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kayakwv

Depth Finder For '05 Vlx?

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kayakwv

My VLX has a lake and air temp gauge, but no depth gauge. Anyone no if I can get one without putting a new hole in the boat?

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Jimmypooh

Most depth gauges require a through hull. I'm sure others will chime in. Whatever you do, don't put the OEM one in there. They were pretty back from that era.

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apwrx

the oem would be my first choice unfortunately its about $400.The nice thing is it works with the gauges and comes up on the same lcd as air/ water temp.You can get either glue down or through hull module on most depth finders.

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GreenMan

Here's a link to an article I posted on installing an OEM depth module to my 2005 RLXi. I chose the transducer that requires a hole through the hull but you can alternatively purchase the glue down type. Installation was easy if you discount the terror of drilling the hull! Must have measured it about a hundred times before I drilled!

The good thing with the OEM unit is how it seamlessly it integrates with the existing instruments.

My components were purchased through the ever helpful Paul at Bakes Marine.

2005 RLXi Depth Module retro fit

Edited by GreenMan

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kayakwv

Are the glue downs accurate enough??

Also, not sure but i think the existing temp sensor is a thru hull. Could it be removed and put the oem depth finder in it's place?

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GreenMan

Plenty of boats use the glue down types and seem to be OK but I figure it has to be better if it doesn't have to 'look' through a slab of fibreglass first.

The lake temperature sensor is integral with the paddle wheel speed pickup so, no, it can't be substituted with the depth transducer.

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TheHardWay

My 03 XTi didn't have a depth gauge either. I refused to drill a hole in the bottom of my hull, so I went with the glue down type of transducer. I bought one of those Humminbird HDR 600s off of eBay for around $100. I sanded the 'bumps' in the fiberglass smooth and did a trial run with silicone before permanently gluing it down with slow cure epoxy. It worked just fine, I came home and epoxied it in place.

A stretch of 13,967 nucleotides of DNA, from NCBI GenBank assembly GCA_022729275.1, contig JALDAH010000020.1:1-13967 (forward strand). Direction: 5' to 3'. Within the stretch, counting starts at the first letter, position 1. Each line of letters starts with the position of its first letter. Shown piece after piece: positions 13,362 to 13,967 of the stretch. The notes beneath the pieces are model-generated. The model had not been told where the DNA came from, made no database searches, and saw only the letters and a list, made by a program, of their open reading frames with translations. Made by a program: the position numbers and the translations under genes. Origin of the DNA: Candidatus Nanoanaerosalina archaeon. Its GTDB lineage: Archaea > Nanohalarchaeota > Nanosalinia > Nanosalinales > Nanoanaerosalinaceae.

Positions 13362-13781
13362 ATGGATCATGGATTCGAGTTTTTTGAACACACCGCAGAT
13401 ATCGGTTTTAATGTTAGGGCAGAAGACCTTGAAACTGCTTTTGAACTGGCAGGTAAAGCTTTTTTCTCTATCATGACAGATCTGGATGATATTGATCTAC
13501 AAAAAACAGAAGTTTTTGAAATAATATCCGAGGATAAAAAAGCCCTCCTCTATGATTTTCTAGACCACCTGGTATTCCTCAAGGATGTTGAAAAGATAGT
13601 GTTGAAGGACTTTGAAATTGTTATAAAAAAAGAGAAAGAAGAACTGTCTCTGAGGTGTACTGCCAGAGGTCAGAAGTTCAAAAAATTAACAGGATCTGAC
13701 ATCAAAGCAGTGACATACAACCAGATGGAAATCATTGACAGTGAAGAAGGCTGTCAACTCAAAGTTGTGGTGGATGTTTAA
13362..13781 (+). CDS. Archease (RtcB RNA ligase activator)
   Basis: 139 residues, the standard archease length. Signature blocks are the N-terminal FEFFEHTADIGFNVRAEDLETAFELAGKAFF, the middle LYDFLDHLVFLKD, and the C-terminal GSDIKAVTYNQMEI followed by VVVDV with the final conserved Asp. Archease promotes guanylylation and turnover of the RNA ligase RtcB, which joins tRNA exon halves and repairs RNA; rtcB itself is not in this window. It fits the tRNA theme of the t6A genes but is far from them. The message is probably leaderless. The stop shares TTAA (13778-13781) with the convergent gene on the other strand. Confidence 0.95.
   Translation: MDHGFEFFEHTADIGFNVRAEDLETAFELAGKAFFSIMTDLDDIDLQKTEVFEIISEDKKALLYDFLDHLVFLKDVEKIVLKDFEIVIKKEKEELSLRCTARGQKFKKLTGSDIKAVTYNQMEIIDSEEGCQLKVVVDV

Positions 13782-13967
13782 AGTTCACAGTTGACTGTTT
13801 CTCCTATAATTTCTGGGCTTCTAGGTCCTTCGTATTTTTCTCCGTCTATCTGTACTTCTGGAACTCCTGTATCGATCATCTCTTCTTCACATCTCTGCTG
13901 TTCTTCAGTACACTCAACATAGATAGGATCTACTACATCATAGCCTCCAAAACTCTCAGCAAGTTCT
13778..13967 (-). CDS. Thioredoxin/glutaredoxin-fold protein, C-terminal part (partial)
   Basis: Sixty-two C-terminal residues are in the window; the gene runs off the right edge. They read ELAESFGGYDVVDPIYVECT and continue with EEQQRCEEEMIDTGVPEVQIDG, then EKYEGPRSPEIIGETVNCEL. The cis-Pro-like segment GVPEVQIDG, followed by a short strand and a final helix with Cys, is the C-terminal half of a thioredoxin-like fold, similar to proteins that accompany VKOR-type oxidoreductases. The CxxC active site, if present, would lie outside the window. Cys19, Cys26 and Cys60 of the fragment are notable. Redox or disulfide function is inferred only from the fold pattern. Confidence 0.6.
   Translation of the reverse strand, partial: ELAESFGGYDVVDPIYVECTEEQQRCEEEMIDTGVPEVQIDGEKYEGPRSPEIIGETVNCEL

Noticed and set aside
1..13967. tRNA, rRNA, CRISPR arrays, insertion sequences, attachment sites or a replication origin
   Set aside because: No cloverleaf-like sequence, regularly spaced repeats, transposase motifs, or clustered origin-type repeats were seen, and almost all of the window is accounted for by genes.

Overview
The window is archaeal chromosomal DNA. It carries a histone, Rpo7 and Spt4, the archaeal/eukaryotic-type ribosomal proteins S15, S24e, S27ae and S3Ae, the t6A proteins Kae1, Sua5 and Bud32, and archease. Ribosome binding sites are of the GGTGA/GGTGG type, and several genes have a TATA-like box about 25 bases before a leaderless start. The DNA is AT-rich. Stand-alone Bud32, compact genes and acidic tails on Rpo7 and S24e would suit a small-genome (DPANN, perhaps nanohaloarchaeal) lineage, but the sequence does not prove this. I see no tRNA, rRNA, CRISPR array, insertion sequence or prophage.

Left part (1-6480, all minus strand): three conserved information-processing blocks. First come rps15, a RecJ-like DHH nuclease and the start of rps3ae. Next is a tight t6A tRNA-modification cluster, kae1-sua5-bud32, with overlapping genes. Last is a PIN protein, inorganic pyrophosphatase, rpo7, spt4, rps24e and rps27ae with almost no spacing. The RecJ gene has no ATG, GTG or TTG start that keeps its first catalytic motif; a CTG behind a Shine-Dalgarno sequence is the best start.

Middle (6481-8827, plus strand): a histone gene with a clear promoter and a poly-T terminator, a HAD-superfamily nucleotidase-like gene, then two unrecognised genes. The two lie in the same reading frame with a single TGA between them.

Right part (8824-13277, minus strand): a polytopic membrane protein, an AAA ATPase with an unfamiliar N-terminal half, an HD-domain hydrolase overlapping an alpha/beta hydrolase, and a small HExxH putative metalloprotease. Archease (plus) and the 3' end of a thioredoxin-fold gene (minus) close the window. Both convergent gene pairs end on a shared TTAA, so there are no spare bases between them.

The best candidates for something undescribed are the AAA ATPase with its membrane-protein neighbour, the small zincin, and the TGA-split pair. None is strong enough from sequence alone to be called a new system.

If you go this route, here are a few things to consider:

1) Constant water and no air bubbles will give you your best and most accurate readings

2) when you are determining the location for the in-hull transducer, you want to locate it in a part of the hull that remains in the water, even at high speeds, i.e. towards the stern, near the keel/as close to the center line of the hull as possible.

3) Place the in hull transducer at least 2-3 feet after or just before anything that would cause turbulence in the water flow i.e. raw water pick-ups, paddle wheel sensors, thru hull ballast fittings, stakes. Even if you keep the transducer 2-3 behind or just ahead of these things, try to offset it as well so it isn't sending signals from the same linear plane.

4) Test your location before you permanently glue the transducer in place

5) When you first use silicone for testing and epoxy later on, make sure you don't just stick the transducer to the floor in a vertical direction. Get it in place, then work it around in a circular motion. This will help eliminate air bubbles in the adhesive, which, again, will cause poor/inaccurate readings

6) When you finally do epoxy the transducer in place, be sure to use a SLOW CURE epoxy (8-12hour) The fast cure epoxies create heat as part of the chemical reaction, which can damage the sensitive electronics inside the transducer.

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Agman

My 03 XTi didn't have a depth gauge either. I refused to drill a hole in the bottom of my hull, so I went with the glue down type of transducer. I bought one of those Humminbird HDR 600s off of eBay for around $100. I sanded the 'bumps' in the fiberglass smooth and did a trial run with silicone before permanently gluing it down with slow cure epoxy. It worked just fine, I came home and epoxied it in place.

If you go this route, here are a few things to consider:

1) Constant water and no air bubbles will give you your best and most accurate readings

2) when you are determining the location for the in-hull transducer, you want to locate it in a part of the hull that remains in the water, even at high speeds, i.e. towards the stern, near the keel/as close to the center line of the hull as possible.

3) Place the in hull transducer at least 2-3 feet after or just before anything that would cause turbulence in the water flow i.e. raw water pick-ups, paddle wheel sensors, thru hull ballast fittings, stakes. Even if you keep the transducer 2-3 behind or just ahead of these things, try to offset it as well so it isn't sending signals from the same linear plane.

4) Test your location before you permanently glue the transducer in place

5) When you first use silicone for testing and epoxy later on, make sure you don't just stick the transducer to the floor in a vertical direction. Get it in place, then work it around in a circular motion. This will help eliminate air bubbles in the adhesive, which, again, will cause poor/inaccurate readings

6) When you finally do epoxy the transducer in place, be sure to use a SLOW CURE epoxy (8-12hour) The fast cure epoxies create heat as part of the chemical reaction, which can damage the sensitive electronics inside the transducer.

I used a Hawkeye from West Marine and works fine. Follow steps from RedRum and it is an easy install.

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